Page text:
America's dominance in terms of technology has been eclipsed by several countries in Europe and Asia, according to a new report from the World Economic Forum, an international group based in Geneva. The ranking, which has been published every year since 2001, places countries in order based on their "networked readiness." This is defined by looking at a country's information and communication technology networks, and assessing how effective they are, how many people can access them, how regulated they are, and how much they are actually used by constituencies ranging from businesses to individuals to government agencies. The U.S. has, until this year, always ranked number one. It fell to sixth place "mainly due to relative deterioration of the political and regulatory environment."
Who pulled ahead? Denmark ranked first this year, followed by Sweden, Singapore, Finland, Switzerland, and Holland. Iceland, Norway, and Britain round out the top ten.
Though the economists who created the ranking suggest that the U.S. government has, through some of its policies, compromised our information and communications networks, the report says that the U.S. "maintains its primacy in innovation, driven by one of the world's best tertiary education systems and its high degree of cooperation with the industry as well as by the extremely efficient market environment displayed. The latter has been very conducive to the development and prospering of the [tech] sector (in particular, the availability of venture-capital, sophistication of the financial market and the ease to start a business)."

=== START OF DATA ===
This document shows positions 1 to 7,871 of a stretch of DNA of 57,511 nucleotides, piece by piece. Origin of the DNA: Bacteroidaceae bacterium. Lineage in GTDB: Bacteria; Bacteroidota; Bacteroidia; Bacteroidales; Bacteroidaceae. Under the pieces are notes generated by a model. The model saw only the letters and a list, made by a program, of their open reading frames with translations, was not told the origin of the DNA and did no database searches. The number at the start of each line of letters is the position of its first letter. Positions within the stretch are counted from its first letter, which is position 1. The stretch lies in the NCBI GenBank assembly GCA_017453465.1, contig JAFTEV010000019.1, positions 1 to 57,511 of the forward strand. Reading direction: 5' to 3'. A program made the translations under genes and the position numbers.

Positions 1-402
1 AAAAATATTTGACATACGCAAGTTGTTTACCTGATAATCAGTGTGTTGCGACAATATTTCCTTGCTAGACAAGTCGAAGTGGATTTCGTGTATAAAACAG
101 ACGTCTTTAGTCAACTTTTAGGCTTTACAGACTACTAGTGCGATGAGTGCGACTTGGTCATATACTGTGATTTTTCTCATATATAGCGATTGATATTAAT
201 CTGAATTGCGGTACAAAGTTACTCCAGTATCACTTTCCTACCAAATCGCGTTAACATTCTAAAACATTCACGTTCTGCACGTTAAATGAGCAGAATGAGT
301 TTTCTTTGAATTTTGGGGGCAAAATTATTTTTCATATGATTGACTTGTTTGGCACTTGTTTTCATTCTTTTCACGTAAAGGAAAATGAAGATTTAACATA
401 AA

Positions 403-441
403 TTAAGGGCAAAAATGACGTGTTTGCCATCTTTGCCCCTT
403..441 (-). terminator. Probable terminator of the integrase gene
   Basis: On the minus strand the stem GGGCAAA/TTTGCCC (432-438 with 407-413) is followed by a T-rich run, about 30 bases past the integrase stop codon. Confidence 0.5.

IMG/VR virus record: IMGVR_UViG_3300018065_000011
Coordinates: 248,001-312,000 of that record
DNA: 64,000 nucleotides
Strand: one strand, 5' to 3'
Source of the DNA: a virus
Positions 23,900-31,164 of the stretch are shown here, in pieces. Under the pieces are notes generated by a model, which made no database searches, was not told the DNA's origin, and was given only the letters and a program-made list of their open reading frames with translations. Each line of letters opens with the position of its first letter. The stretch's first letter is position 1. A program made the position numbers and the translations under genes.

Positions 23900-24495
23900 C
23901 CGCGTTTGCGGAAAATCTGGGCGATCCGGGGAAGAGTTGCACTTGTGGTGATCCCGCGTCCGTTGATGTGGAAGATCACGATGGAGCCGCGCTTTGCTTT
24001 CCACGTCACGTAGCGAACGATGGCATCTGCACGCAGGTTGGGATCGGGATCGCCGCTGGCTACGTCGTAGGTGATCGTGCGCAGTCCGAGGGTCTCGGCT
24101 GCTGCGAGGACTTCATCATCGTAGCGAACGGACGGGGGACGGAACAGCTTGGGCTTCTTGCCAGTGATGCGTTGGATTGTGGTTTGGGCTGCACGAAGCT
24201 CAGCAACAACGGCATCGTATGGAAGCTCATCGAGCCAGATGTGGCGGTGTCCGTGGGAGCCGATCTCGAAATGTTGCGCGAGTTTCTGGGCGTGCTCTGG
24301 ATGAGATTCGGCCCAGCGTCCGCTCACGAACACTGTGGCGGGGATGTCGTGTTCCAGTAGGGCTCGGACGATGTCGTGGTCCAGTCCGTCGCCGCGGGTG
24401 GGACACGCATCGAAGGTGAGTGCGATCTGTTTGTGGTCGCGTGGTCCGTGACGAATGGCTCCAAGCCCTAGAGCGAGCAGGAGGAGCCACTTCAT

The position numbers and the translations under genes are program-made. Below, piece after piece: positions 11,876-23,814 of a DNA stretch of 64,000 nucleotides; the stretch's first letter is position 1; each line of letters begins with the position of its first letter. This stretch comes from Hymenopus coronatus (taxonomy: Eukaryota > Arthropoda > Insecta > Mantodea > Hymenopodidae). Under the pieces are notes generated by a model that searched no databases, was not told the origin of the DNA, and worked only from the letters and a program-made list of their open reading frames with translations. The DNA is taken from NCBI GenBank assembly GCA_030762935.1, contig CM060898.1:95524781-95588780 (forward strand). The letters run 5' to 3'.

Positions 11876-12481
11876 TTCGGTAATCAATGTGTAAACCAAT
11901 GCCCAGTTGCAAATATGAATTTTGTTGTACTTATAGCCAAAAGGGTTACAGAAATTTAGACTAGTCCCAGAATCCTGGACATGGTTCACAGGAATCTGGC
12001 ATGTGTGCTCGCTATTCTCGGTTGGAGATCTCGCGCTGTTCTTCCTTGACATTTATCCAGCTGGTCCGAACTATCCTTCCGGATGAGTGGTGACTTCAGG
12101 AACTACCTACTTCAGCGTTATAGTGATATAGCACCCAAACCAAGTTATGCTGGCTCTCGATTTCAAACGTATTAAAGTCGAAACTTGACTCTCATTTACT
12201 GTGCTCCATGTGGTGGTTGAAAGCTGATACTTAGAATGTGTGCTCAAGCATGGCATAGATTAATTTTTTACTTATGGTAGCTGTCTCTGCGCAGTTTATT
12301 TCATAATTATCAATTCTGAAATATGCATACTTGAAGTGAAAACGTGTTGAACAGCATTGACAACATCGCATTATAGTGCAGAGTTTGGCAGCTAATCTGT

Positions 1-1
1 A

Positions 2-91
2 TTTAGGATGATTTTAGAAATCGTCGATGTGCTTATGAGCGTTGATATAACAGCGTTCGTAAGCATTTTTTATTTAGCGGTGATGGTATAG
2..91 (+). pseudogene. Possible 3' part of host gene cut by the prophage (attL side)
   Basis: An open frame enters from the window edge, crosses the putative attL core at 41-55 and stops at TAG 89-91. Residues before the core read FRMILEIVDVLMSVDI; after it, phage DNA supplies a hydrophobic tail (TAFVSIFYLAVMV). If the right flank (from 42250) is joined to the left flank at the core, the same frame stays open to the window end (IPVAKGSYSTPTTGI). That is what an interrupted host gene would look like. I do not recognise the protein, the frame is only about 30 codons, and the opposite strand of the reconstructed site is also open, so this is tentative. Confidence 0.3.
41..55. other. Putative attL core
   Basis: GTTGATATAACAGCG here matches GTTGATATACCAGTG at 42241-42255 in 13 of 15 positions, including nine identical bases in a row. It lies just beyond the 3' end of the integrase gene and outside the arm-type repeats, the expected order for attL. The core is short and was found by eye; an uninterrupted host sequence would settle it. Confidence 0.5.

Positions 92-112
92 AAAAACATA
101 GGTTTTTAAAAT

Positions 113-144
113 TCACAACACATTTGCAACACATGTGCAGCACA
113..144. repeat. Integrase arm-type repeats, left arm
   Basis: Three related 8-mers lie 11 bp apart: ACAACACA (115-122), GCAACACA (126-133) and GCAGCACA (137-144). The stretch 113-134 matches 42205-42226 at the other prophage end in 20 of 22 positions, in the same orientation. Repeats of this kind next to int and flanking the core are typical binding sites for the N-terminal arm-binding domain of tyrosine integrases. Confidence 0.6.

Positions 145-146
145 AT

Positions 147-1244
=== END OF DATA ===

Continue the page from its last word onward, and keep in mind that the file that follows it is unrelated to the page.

What do you think? Have certain government policies weakened network access and integrity? If so, which ones? And do you have experience in any of the countries that have leapfrogged ahead of us on this ranking? If so, do you agree or disagree with the report's authors concerning the tech edge those countries are supposed to have achieved relative to the U.S.?